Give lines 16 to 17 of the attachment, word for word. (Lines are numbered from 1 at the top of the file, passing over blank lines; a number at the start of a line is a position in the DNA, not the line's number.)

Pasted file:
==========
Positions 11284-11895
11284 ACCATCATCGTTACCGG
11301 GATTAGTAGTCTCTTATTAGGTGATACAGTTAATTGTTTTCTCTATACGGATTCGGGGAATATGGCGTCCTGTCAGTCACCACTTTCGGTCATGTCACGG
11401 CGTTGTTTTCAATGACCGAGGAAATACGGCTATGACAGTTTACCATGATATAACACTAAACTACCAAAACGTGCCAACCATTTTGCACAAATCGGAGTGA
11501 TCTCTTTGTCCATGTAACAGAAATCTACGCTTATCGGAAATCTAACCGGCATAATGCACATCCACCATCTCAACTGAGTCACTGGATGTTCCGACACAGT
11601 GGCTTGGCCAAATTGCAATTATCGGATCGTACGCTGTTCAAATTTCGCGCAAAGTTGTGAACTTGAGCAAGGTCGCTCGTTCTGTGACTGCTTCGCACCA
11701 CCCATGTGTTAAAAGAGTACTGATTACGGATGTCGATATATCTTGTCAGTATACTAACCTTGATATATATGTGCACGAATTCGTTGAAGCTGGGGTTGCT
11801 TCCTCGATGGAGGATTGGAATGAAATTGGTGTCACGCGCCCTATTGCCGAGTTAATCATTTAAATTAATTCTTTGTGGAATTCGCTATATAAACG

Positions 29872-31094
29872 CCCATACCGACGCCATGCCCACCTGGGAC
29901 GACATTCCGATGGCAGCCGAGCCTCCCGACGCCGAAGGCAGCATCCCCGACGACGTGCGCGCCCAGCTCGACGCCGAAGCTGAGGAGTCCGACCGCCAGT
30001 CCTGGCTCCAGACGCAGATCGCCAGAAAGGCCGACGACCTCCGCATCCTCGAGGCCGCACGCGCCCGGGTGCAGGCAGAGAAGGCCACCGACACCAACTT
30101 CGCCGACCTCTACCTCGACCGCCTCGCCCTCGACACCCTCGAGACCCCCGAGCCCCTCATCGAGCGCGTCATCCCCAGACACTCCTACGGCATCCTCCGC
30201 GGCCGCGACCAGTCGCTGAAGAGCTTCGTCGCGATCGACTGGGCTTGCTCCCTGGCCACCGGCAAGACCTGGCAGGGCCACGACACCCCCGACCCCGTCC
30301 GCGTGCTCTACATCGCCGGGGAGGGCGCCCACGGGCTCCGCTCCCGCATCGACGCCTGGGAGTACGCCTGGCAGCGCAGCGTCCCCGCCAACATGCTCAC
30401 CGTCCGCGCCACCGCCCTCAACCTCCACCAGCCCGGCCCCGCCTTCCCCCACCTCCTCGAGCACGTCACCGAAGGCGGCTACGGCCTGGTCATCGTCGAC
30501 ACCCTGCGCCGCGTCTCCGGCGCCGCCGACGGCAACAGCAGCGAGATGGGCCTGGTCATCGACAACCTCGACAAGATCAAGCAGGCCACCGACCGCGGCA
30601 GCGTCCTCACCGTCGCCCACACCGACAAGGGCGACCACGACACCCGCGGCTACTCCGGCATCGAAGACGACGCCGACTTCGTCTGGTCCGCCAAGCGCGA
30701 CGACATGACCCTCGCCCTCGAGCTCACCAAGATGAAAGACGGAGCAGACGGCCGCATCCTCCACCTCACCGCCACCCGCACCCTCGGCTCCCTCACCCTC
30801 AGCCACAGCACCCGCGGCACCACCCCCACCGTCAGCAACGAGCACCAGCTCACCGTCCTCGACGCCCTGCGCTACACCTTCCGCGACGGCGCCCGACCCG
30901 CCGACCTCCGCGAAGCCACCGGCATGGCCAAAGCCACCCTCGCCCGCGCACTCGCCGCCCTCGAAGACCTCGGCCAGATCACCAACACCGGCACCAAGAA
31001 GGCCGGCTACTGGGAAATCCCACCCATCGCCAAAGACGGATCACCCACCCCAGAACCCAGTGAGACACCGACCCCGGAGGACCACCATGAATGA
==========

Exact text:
30401 CGTCCGCGCCACCGCCCTCAACCTCCACCAGCCCGGCCCCGCCTTCCCCCACCTCCTCGAGCACGTCACCGAAGGCGGCTACGGCCTGGTCATCGTCGAC
30501 ACCCTGCGCCGCGTCTCCGGCGCCGCCGACGGCAACAGCAGCGAGATGGGCCTGGTCATCGACAACCTCGACAAGATCAAGCAGGCCACCGACCGCGGCA